Patient characteristics and bleeding events in nonvalvular atrial fibrillation patients treated with apixaban or vitamin K antagonists: real-world evidence from Italian administrative databases

Sreeram Ramagopalan, Victoria Allan, Stefania Saragoni, Luca Degli Esposti, Davide Alessandrini, Valentina Perrone, Stefano Buda, Gillian Stynes, Caterina Toma and Francesco DeSolda evaluate the risk of major bleeding among two cohorts of nonvalvular atrial fibrillation patients newly initiating a vitamin K antagonist (VKA) or apixaban.

International guidelines on atrial fibrillation (AF) management suggest that important advances in pharmacologic therapy have occurred in the last decade, particularly with regard to oral anticoagulants (OACs) for stroke prevention in patients with nonvalvular AF (NVAF).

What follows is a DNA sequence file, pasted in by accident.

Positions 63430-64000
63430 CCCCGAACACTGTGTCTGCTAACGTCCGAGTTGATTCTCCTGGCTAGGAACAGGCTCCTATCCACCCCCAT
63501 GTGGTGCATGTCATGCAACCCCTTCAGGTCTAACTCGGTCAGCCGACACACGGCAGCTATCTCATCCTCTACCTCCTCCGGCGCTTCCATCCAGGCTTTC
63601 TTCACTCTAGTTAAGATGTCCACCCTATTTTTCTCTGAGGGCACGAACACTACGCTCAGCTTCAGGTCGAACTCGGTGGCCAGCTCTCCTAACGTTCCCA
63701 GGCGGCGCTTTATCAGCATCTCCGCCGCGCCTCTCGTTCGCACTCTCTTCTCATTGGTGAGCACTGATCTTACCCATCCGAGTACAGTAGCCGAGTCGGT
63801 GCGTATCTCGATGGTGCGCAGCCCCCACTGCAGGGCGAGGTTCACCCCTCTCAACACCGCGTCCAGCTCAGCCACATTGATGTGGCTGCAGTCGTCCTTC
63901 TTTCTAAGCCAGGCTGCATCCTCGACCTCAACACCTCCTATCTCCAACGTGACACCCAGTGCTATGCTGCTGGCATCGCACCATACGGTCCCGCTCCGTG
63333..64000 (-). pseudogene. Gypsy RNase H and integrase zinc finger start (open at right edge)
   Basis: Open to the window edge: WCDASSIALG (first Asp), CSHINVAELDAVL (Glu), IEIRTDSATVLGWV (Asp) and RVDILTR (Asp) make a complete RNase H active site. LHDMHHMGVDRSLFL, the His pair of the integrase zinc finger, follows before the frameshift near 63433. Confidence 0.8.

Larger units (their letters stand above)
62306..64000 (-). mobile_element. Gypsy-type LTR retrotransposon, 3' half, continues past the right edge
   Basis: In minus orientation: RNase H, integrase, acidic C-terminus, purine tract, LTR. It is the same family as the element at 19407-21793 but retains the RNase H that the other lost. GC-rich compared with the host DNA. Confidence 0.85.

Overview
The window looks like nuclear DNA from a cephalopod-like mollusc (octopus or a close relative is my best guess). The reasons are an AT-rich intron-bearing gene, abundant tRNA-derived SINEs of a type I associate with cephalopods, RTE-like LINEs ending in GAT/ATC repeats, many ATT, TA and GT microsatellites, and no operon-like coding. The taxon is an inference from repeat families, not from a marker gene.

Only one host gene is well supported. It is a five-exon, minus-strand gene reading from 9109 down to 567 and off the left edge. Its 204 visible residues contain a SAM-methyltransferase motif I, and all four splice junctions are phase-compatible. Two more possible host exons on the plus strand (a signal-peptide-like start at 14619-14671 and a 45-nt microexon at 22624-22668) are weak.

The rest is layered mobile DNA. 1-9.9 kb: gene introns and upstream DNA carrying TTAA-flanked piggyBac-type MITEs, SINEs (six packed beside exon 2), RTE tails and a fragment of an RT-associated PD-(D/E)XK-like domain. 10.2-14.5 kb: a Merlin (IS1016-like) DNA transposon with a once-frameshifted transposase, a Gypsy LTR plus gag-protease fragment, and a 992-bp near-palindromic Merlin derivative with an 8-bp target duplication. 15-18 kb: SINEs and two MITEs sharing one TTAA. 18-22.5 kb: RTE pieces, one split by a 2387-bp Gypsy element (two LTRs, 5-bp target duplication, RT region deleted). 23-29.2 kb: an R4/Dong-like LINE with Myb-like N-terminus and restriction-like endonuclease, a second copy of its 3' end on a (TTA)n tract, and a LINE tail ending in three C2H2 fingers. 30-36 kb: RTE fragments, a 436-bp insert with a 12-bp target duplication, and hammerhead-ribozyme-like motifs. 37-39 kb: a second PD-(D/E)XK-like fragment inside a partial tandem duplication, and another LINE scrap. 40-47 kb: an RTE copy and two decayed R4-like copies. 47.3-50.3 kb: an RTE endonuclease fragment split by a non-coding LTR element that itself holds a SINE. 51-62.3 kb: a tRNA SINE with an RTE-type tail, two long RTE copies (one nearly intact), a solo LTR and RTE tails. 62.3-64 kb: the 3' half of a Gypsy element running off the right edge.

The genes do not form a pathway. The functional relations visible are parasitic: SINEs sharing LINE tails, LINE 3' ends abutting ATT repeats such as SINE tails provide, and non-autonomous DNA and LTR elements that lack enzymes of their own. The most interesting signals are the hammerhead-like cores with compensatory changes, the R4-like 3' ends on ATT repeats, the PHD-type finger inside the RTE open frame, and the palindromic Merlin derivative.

OACs currently available in Italy for NVAF include vitamin K antagonists (VKAs) and novel direct OACs (NOACs), such as dabigatran, rivaroxaban, apixaban and edoxaban. The use of any OAC is guided by international and national criteria and described in professional guidelines. This guidance balances the risk of stroke as well as bleeding using OAC therapy and as such OAC treatment is recommended for high-stroke risk patients (i.e., those with ≥2 stroke risk factors) and not recommended to AF patients without additional stroke risk factors.

Figure 1. Incidence of major bleeding: apixaban cohort versus vitamin K antagonist cohort.

In this retrospective study, researchers from Bristol-Myers Squibb (UK and Rome, Italy) evaluate the risk of major bleeding among two cohorts of nonvalvular atrial fibrillation patients newly initiating a vitamin K antagonist (VKA) or apixaban in a real-world setting in Italy. 

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Journal of Comparative Effectiveness Research

Journal, Future Medicine

Journal of Comparative Effectiveness Research | IF: 1.485 | Only MEDLINE-indexed journal specifically on CER | Published by Future Science Group
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